Provided by: libpam-modules_1.1.1-4ubuntu1_i386 bug

NAME

       limits.conf - configuration file for the pam_limits module

DESCRIPTION

       The syntax of the lines is as follows:

       <domain> <type> <item> <value>

       The fields listed above should be filled as follows:

       <domain>

           o   a username

           o   a groupname, with @group syntax. This should not be confused
               with netgroups.

           o   the wildcard *, for default entry.

           o   the wildcard %, for maxlogins limit only, can also be used with
               %group syntax.

               NOTE: group and wildcard limits are not applied to the root
               user. To set a limit for the root user, this field must contain
               the literal username root.

           <type>

               hard
                   for enforcing hard resource limits. These limits are set by
                   the superuser and enforced by the Kernel. The user cannot
                   raise his requirement of system resources above such
                   values.

               soft
                   for enforcing soft resource limits. These limits are ones
                   that the user can move up or down within the permitted
                   range by any pre-existing hard limits. The values specified
                   with this token can be thought of as default values, for
                   normal system usage.

               -
                   for enforcing both soft and hard resource limits together.

                   Note, if you specify a type of '-' but neglect to supply
                   the item and value fields then the module will never
                   enforce any limits on the specified user/group etc. .

           <item>

               core
                   limits the core file size (KB)

               data
                   maximum data size (KB)

               fsize
                   maximum filesize (KB)

               memlock
                   maximum locked-in-memory address space (KB)

               nofile
                   maximum number of open files

               rss
                   maximum resident set size (KB) (Ignored in Linux 2.4.30 and
                   higher)

               stack
                   maximum stack size (KB)

               cpu
                   maximum CPU time (minutes)

               nproc
                   maximum number of processes

               as
                   address space limit (KB)

               maxlogins
                   maximum number of logins for this user except for this with
                   uid=0

               maxsyslogins
                   maximum number of logins on system

               priority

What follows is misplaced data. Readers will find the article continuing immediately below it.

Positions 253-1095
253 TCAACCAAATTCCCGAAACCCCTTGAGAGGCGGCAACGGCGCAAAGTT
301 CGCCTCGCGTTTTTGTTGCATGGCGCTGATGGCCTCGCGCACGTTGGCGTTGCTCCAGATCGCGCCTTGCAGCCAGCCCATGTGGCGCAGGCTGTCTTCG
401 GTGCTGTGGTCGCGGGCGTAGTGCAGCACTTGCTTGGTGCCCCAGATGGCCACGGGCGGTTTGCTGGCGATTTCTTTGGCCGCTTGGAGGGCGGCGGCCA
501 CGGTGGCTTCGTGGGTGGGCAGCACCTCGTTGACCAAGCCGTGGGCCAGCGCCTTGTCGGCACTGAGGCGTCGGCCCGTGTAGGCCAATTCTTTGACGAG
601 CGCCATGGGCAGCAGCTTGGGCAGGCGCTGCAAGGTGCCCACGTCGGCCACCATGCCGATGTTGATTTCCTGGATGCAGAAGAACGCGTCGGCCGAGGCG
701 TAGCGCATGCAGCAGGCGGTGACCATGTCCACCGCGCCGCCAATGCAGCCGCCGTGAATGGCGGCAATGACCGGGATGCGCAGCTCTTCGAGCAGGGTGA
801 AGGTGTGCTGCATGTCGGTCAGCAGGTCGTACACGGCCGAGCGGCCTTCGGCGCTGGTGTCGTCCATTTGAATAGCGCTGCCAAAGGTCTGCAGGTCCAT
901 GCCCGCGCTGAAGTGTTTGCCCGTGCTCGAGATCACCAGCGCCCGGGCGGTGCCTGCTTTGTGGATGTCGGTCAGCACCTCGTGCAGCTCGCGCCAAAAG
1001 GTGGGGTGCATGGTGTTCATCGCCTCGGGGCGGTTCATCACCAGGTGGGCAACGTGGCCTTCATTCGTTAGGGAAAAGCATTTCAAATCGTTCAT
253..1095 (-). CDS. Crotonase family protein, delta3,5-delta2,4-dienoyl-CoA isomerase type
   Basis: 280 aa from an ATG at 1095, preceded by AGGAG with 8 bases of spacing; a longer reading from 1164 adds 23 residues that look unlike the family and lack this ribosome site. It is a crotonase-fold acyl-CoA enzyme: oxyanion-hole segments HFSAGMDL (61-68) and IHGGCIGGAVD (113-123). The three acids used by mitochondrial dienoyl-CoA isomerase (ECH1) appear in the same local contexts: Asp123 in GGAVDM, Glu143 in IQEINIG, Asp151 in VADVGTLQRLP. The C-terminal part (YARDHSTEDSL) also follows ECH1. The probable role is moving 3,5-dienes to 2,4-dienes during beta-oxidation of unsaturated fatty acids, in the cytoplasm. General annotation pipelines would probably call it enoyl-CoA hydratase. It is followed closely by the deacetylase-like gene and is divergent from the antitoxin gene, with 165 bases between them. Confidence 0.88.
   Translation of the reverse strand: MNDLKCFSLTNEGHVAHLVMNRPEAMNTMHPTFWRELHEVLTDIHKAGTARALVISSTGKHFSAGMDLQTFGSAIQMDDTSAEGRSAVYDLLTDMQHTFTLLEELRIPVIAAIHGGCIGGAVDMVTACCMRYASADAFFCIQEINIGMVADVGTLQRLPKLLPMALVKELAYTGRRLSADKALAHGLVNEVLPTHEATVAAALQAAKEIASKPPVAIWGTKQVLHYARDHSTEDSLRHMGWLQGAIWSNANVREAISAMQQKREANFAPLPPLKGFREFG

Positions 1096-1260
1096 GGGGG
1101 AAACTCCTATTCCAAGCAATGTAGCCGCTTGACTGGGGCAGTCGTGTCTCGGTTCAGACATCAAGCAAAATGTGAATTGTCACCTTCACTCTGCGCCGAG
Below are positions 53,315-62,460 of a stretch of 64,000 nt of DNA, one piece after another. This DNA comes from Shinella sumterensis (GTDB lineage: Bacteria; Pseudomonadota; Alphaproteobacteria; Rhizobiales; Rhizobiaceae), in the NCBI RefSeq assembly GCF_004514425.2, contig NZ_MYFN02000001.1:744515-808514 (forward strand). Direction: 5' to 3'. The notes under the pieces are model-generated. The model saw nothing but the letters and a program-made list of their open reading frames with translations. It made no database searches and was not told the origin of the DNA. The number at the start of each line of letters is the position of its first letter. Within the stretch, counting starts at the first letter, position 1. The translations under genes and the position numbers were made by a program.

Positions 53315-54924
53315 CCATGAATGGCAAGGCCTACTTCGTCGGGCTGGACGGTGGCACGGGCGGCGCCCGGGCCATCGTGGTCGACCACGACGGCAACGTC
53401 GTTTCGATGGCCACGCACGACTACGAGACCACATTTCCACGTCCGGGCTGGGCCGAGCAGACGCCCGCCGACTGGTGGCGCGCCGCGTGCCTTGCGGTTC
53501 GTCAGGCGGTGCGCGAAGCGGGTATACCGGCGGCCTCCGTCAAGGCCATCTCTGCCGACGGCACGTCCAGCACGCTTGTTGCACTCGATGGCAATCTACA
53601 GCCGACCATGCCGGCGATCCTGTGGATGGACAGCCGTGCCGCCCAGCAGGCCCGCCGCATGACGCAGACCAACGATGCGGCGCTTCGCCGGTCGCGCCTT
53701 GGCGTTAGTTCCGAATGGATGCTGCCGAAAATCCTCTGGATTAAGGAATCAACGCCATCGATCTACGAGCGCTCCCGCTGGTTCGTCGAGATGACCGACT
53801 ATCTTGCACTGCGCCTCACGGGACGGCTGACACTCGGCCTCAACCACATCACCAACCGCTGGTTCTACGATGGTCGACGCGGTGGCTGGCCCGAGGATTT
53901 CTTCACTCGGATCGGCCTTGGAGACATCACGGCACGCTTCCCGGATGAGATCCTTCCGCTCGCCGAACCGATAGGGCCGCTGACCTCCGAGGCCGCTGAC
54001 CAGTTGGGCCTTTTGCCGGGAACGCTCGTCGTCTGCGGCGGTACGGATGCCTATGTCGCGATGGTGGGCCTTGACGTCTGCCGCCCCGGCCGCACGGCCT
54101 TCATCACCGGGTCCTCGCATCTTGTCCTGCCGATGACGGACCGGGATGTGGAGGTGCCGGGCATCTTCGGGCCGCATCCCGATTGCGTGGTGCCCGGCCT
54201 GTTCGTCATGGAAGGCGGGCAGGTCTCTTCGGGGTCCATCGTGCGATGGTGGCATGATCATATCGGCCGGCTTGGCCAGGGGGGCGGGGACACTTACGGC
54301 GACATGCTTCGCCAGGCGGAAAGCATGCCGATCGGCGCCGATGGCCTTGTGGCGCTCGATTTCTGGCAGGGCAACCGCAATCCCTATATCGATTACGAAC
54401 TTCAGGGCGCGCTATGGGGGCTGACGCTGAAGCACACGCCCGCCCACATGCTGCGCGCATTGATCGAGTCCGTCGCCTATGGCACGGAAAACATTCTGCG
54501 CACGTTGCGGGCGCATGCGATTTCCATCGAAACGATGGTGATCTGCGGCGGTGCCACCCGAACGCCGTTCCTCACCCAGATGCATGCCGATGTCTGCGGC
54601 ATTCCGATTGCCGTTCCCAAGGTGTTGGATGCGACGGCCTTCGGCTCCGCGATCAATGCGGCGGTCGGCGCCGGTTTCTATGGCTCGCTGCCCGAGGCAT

the priority to run user process with (negative values
                   boost process priority)

               locks
                   maximum locked files (Linux 2.4 and higher)

               sigpending
                   maximum number of pending signals (Linux 2.6 and higher)

               msqqueue
                   maximum memory used by POSIX message queues (bytes) (Linux
                   2.6 and higher)

               nice
                   maximum nice priority allowed to raise to (Linux 2.6.12 and
                   higher) values: [-20,19]

               rtprio
                   maximum realtime priority allowed for non-privileged
                   processes (Linux 2.6.12 and higher)

               chroot
                   the directory to chroot the user to

           All items support the values -1, unlimited or infinity indicating
           no limit, except for priority and nice.

           If a hard limit or soft limit of a resource is set to a valid
           value, but outside of the supported range of the local system, the
           system may reject the new limit or unexpected behavior may occur.
           If the control value required is used, the module will reject the
           login if a limit could not be set.

           In general, individual limits have priority over group limits, so
           if you impose no limits for admin group, but one of the members in
           this group have a limits line, the user will have its limits set
           according to this line.

           Also, please note that all limit settings are set per login. They
           are not global, nor are they permanent; existing only for the
           duration of the session.

           In the limits configuration file, the '#' character introduces a
           comment - after which the rest of the line is ignored.

           The pam_limits module does report configuration problems found in
           its configuration file and errors via syslog(3).

EXAMPLES

       These are some example lines which might be specified in
       /etc/security/limits.conf.

           *               soft    core            0
           root            hard    core            100000
           *               hard    rss             10000
           @student        hard    nproc           20
           @faculty        soft    nproc           20
           @faculty        hard    nproc           50
           ftp             hard    nproc           0
           @student        -       maxlogins       4

SEE ALSO

       pam_limits(8), pam.d(5), pam(7), getrlimit(2) getrlimit(3p)

AUTHOR

       pam_limits was initially written by Cristian Gafton <gafton@redhat.com>